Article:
The third draft of the City of Soldotna’s Safe Routes to Schools Walk Zone Inventory and Recommendations Draft was met with public support and lingering concerns, at a Wednesday meeting.
At the meeting, Soldotna City Council and Planning and Zoning Commission members responded to and reiterated public hesitation over increasing traffic flow access points, which may actually create more problem areas for children commuting on bicycles.
Patrick Cotter, a representative of Fairbanks-based PDC Inc., Engineers, presented recommendations and costs for potential walk zone projects. Walk zones are defined as a half-mile radius around a school. He discussed the installation of several Rectangular Rapid Flash Beacons (RRFBs) at various crosswalks around the city.
Cotter said nothing is set in stone. Modifications for the next version will focus on creating more accessible connections from main routes to Skyview Middle School, and improving the existing routes around Soldotna Elementary School, he said.
Soldotna Elementary and Soldotna Montessori are of interest because they are bordered by two major roads, the Kenai Spur Highway and Binkley Street, which see an average of more than 13,000 vehicles per day, according to the draft.
Cotter said the goal is to finalize plans by the end of the school year. However, City Planner John Czarnezki said he hopes to have the walk zone plans completed in early spring, before school ends, so the city can propose it to the Alaska Department of Transportation and Public Facilities if or when more federal grant money through the Safe Routes to School Program is announced.
The program will reimburse 100 percent of the funding necessary to complete approved planning, non-infrastructure, infrastructure or single projects, according to ADOT. A previous safe routes to school grant funded the labor required to complete the walk zone inventory.
The walk zone draft outlines the projected cost of each individual project, Czarnezki said.
Chosen projects will be supplemented through municipal and federal funding, Czarnezki said. Some may begin soon, some may take 10 years others may never happen, he said.
The council will better know how to budget for the remaining projects after seeing if any are awarded federal grant money.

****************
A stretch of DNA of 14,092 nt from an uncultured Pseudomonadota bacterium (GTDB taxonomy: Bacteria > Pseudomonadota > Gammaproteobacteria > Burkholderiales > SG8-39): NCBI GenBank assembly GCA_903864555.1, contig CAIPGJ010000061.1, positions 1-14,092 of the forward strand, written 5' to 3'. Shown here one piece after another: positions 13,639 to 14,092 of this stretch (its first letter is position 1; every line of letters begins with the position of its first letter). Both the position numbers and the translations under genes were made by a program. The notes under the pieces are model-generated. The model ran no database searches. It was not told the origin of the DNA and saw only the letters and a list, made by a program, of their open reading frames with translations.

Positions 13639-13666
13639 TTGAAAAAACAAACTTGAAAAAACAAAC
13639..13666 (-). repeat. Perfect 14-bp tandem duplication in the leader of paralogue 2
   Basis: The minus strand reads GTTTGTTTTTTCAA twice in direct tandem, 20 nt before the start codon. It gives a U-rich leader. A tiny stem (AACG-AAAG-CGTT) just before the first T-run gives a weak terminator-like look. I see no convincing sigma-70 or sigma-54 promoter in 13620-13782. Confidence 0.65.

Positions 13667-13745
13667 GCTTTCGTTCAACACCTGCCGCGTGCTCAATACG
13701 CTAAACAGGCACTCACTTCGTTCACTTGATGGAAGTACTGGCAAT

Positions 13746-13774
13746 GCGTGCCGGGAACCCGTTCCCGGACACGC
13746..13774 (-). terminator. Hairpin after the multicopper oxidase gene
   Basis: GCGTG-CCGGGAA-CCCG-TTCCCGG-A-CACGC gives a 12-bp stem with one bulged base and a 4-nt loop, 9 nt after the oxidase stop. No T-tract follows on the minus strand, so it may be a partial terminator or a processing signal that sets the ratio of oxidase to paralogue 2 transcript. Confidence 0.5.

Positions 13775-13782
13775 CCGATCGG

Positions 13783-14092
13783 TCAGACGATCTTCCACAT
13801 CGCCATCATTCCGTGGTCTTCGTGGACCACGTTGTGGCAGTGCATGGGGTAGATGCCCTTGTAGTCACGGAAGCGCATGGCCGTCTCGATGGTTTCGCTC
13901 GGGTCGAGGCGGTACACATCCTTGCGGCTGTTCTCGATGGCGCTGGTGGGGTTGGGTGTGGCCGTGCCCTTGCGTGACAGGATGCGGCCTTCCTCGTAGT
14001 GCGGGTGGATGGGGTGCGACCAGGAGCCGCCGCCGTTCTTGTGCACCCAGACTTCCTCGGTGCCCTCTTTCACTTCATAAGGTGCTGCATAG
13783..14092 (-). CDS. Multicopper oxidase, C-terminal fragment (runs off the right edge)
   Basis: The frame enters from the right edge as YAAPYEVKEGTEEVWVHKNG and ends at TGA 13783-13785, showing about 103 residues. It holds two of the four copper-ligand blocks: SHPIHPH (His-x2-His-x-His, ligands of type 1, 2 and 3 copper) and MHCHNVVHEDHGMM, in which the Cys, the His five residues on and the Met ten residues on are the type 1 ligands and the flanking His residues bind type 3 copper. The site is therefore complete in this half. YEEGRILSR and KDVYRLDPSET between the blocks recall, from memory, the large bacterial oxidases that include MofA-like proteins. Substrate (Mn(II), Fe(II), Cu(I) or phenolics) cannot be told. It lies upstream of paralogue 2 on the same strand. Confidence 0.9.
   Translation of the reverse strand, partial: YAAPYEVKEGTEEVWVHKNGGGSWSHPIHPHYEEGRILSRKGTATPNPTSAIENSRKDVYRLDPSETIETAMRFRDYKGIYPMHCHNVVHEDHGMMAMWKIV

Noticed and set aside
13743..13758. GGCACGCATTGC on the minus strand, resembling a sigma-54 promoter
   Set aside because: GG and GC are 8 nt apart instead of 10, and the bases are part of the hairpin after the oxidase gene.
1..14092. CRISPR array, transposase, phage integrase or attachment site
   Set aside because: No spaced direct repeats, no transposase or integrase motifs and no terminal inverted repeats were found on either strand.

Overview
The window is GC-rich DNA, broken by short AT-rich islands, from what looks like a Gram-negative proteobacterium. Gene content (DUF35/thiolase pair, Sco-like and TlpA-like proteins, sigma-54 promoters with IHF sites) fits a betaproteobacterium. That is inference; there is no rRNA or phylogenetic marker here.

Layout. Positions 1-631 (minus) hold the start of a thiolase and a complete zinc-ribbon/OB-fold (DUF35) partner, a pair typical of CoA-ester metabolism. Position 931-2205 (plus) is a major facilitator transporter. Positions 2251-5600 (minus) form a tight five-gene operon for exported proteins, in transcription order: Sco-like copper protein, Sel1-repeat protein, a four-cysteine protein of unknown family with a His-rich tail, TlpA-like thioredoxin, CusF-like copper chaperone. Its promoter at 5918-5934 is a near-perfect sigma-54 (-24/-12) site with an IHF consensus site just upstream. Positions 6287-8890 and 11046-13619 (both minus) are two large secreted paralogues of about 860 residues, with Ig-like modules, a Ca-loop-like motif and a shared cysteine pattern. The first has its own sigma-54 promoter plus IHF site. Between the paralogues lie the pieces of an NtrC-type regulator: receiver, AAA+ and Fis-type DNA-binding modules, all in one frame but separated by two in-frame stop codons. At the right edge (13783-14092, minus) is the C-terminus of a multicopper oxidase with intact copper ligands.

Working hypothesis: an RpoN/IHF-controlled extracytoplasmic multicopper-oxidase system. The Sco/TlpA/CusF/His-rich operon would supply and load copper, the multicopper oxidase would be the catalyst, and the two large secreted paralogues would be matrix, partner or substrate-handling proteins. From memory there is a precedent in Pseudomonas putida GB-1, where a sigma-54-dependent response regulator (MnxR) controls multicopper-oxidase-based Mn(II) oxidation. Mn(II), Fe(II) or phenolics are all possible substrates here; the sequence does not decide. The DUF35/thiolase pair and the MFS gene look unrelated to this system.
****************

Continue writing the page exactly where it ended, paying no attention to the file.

Safe Routes to School has been granting money to states since 2005 for the purpose of encouraging more students, including those with disabilities, to commute on foot or bicycle and improving safety along existing routes while reducing traffic and therefore fuel consumption and air pollution, according to the Federal Highway Administration.
Every year states will receive no less than $1 million dependent on student enrollment in primary and middle schools, according to the Highway Administration. The state then decides how to allocate the funds from grant proposals.
Soldotna’s plan qualifies as an infrastructure project, which can include installing or altering existing sidewalks, traffic diversion programs, pedestrian and bicycle crossing improvements and traffic calming and speed reduction, according to ADOT.
“It will be a powerful tool for the city to have,” said Stephanie Queen, director of economic development and planning.
The primary objectives of initial assessments focused on increasing the number of students walking or biking to school, improving safety around schools, and reducing traffic and air pollution near schools, according to the draft plan.
PCD Inc. engineers compiled information through site visits, geospatial data collection and parent surveys for the inventory process. Planners labeled the projects as priority levels one through three based on their immediate to no need for safety improvement.
Assessments found Cook Inlet Academy, Kalifornsky Beach Elementary, Redoubt Elementary, Soldotna Elementary, Soldotna Montessori and Skyview Middle School all have areas requiring safety modifications. CIA reported that no students walk or bike to school, but the survey found the potential to increase this.
Assessments oriented toward safe routes to school programs make sure project architecture implements the “five E’s” — evaluation, engineering, education, encouragement and enforcement.
Zoning Commission member Colleen Denbrock said Soldotna should also try to target education as an important aspect of these safety features.
“None of this will work if we don’t have education for adults too,” Denbrock said.